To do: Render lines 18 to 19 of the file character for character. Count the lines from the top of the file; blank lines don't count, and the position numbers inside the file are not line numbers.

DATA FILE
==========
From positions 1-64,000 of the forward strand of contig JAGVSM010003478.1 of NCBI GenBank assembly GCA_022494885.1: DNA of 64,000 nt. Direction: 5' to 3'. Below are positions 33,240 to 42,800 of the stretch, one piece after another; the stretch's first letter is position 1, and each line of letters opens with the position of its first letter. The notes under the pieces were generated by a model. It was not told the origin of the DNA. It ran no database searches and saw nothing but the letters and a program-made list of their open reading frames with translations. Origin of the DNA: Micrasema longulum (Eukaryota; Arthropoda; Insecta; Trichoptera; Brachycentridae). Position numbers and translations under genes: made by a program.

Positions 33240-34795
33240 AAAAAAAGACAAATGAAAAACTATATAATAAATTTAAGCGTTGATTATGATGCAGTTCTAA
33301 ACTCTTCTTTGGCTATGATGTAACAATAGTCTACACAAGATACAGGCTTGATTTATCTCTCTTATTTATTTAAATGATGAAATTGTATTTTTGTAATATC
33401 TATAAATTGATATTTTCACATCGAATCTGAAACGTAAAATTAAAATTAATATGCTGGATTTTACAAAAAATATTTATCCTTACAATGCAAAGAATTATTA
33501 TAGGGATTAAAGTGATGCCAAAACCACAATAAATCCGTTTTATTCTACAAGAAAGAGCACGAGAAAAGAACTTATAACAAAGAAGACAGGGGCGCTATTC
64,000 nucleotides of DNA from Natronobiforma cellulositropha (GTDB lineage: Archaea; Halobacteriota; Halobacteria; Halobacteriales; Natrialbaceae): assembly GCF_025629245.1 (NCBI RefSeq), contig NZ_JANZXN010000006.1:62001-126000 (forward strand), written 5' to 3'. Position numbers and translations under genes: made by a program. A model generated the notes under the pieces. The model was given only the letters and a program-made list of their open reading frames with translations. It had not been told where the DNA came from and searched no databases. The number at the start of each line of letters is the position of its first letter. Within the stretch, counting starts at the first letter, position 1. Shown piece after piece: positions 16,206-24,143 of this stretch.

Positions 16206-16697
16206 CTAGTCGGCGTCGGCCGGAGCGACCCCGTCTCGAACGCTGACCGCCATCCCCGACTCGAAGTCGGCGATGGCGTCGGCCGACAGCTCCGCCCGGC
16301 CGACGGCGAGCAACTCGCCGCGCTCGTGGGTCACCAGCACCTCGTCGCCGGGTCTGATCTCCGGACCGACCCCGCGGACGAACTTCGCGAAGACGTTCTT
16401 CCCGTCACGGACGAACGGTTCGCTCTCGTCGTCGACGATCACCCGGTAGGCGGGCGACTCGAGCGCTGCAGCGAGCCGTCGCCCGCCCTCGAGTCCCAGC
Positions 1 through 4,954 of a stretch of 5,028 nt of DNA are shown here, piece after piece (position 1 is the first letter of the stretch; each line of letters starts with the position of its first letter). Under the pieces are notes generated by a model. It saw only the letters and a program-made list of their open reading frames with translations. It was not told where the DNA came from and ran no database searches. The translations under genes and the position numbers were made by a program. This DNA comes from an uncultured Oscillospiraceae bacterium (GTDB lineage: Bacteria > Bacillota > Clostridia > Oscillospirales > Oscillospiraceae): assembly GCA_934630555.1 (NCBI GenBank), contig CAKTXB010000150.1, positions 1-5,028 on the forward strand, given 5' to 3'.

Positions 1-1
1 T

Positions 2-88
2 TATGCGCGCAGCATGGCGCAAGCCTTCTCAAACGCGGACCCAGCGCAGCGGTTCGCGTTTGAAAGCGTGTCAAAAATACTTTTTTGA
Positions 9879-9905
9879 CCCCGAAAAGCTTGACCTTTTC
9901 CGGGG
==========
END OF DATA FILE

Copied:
9879 CCCCGAAAAGCTTGACCTTTTC
9901 CGGGG